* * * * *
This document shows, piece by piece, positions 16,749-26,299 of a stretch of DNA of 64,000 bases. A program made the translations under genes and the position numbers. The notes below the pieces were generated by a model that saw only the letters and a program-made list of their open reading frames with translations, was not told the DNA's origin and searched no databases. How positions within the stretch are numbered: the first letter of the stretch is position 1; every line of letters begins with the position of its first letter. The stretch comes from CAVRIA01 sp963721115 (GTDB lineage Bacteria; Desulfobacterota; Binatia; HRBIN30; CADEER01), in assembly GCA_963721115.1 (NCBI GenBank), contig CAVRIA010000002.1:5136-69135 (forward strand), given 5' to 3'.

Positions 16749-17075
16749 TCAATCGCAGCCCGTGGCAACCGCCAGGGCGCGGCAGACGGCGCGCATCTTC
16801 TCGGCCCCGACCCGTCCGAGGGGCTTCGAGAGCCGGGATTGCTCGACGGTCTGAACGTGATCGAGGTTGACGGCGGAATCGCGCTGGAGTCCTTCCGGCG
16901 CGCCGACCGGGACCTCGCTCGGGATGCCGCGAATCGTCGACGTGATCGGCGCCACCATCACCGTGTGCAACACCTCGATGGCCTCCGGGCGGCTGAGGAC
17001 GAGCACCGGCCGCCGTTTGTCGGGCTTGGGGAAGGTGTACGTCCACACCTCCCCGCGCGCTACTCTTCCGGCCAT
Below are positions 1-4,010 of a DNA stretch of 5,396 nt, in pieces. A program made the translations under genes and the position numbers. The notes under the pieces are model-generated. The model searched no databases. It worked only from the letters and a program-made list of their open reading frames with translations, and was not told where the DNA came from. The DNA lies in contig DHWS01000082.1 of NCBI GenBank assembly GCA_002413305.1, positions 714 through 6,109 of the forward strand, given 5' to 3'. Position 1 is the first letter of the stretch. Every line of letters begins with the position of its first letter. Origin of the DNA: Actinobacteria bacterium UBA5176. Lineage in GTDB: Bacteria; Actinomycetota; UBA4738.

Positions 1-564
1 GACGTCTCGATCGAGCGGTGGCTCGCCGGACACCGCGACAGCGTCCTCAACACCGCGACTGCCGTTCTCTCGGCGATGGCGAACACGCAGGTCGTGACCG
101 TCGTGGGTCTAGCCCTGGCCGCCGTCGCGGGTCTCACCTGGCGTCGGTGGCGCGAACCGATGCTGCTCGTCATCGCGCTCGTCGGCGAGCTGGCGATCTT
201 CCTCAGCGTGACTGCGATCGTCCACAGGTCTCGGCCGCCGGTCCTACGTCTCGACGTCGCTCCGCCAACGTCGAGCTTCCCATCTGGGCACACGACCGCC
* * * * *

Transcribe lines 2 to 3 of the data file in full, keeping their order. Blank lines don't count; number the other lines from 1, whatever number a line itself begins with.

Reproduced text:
Positions 16749-17075
16749 TCAATCGCAGCCCGTGGCAACCGCCAGGGCGCGGCAGACGGCGCGCATCTTC